The United States Department of Labor (“DOL”) has issued an opinion letter advising that eligible employees may take intermittent Family and Medical Leave Act (“FMLA”) leave to attend Individualized Education Program (“IEP”) meetings addressing the educational and special medical needs of their children. The opinion letter, which constitutes formal guidance on the interpretation of the FMLA, expands the use of FMLA leave. A copy of the opinion letter may be found here [https://www.dol.gov/whd/opinion/FMLA/2019/2019_08_08_2A_FMLA.pdf].
The DOL’s opinion letter was issued in response to an inquiry from a concerned parent indicating that their employer had not approved a request to take intermittent FMLA leave to attend scheduled IEP meetings. The parent’s letter indicated that the parent’s two children have qualifying serious health conditions under the FMLA, and receive pediatrician-prescribed occupational, speech and physical therapy provided by the school district. The parent also indicated that the school holds IEP meetings four times a year to review the children’s educational and medical needs, well-being and progress.
According to the opinion, the parents had received a certification from their children’s doctors supporting the parent’s need to take intermittent leave to care for their two children. The mother of the children’s employer had approved her taking FMLA leave intermittently to bring the children to medical appointments. However, the mother’s employer did not approve her request to take FMLA leave intermittently to attend CSE/IEP meetings.
The Federal Individuals with Disabilities Improvement Act of 2004 requires public schools to develop an IEP for every student with a disability who meets the federal and state requirements for special education. Additionally, the FMLA permits an eligible employee to take up to 12 weeks of unpaid, job-protected leave per year to care for an immediate family member of the employee who has a serious health condition. The FMLA defines a “serious health condition” as an illness, injury, impairment, or physical or mental condition that involves inpatient care or continuing treatment by a healthcare provider. Care for a family member includes physical and psychological care as well as making arrangements for that care.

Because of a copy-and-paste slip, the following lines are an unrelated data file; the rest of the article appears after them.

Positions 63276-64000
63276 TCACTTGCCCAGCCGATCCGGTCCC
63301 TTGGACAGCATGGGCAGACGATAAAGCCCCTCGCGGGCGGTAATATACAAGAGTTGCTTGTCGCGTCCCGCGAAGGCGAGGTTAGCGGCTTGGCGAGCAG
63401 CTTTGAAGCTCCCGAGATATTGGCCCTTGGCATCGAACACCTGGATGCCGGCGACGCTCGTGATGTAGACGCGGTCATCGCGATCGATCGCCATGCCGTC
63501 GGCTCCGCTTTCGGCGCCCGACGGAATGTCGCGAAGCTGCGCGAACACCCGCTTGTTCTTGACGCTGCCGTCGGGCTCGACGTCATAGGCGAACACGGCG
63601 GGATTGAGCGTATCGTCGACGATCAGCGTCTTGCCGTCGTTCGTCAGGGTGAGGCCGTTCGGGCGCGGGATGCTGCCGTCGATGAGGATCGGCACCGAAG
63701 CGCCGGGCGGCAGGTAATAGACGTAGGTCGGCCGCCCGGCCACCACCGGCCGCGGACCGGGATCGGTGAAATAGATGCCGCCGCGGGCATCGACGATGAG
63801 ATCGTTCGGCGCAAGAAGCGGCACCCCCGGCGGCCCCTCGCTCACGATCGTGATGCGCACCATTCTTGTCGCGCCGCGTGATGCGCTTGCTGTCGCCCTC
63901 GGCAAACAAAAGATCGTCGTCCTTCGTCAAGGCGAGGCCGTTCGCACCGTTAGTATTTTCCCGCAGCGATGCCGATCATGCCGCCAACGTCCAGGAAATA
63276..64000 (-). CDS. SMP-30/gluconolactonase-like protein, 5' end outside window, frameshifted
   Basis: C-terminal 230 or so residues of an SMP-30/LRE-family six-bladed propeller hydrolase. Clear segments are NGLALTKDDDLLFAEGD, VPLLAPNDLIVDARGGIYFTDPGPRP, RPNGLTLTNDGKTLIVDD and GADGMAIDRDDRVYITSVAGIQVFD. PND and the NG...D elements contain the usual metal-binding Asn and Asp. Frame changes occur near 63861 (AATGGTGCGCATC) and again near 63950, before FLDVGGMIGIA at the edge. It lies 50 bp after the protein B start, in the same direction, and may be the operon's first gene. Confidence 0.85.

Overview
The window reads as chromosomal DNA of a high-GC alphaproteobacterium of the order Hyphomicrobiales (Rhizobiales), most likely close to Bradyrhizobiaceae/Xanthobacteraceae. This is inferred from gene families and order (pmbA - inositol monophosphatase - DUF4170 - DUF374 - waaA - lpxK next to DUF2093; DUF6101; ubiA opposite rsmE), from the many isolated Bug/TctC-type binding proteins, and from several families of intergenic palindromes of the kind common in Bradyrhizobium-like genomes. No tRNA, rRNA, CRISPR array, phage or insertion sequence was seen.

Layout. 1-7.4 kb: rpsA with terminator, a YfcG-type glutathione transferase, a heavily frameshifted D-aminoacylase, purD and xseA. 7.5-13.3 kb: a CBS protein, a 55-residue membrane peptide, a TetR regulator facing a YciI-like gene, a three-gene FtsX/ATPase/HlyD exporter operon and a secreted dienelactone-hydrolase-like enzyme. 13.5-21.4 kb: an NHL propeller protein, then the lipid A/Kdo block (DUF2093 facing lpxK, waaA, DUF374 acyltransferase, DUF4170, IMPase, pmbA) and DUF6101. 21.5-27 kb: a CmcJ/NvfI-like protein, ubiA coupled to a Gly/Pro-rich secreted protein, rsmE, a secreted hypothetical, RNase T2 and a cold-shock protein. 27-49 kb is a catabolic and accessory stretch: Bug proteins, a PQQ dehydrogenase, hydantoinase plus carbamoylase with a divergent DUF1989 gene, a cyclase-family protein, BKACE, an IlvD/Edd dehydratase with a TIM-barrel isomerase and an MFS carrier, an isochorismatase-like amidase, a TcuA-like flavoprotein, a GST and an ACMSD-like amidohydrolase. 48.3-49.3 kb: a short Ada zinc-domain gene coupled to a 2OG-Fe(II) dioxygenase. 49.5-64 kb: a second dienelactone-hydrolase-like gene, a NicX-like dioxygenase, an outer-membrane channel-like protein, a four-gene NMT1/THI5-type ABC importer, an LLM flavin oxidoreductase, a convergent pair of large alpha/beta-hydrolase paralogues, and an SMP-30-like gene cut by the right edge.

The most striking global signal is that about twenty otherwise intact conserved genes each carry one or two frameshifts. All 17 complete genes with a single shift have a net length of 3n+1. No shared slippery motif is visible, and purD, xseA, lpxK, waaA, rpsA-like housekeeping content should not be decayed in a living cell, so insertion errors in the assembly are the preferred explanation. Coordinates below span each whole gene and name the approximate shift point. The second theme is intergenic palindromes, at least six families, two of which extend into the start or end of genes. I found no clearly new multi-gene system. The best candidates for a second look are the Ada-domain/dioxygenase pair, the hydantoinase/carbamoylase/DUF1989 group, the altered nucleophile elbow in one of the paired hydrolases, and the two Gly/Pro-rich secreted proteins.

An employee may use FMLA leave intermittently or on a reduced leave schedule when medically necessary because of a family member’s serious health condition. However, an employer may require an employee to timely provide a copy of a certification—issued by a health care provider and meeting certain criteria—supporting his or her request to take such leave.
Because the FMLA definition of “care” includes making arrangements for care, the DOL’s letter advises that an employee’s attendance at an IEP meeting constitutes making arrangements for the child’s care and is a qualifying reason to take intermittent FMLA leave. While the employee’s child must have a serious health condition certified by a health care provider, the health care provider does not need to be present at an IEP meeting for the meeting to qualify for FMLA leave.
This opinion letter is consistent with existing DOL policy. In a previous opinion letter, the Department stated that an employee was entitled to take FMLA leave to attend “[c]are [c]onferences related to her mother’s health condition,” because her attendance at these conferences was “clearly essential to the employee’s ability to provide appropriate physical or psychological care” to her mother.
It is important for employers to keep in mind that an employee is permitted to take FMLA leave intermittently to attend IEP meetings. Therefore, employers should be aware IEP meetings qualify for FMLA leave so this type of leave is not denied. However, because the opinion letter specifically responds to a question involving scheduled IEP meetings, it does not address questions involving other similar circumstances.
About Harrison Oldham
Harrison grew up in Mansfield, Texas. He attended Texas A&M University for his bachelor’s degree, where he met his wonderful wife, Kelsey. After graduating magna cum laude from Texas A&M, he attended SMU Dedman School of Law, graduating with honors in 2012. Today, Harrison and his wife live in Dallas, Texas with their son, Teddy.
Since graduating from SMU Law, Harrison has worked exclusively in the field of business law. He has spent time in private practice and in-house, working with clients of every size; from single person startups to Fortune 250 companies. Today his practice focuses on serving the diverse needs of businesses and individuals throughout Texas. You can learn more about Harrison by visiting his website, at: http://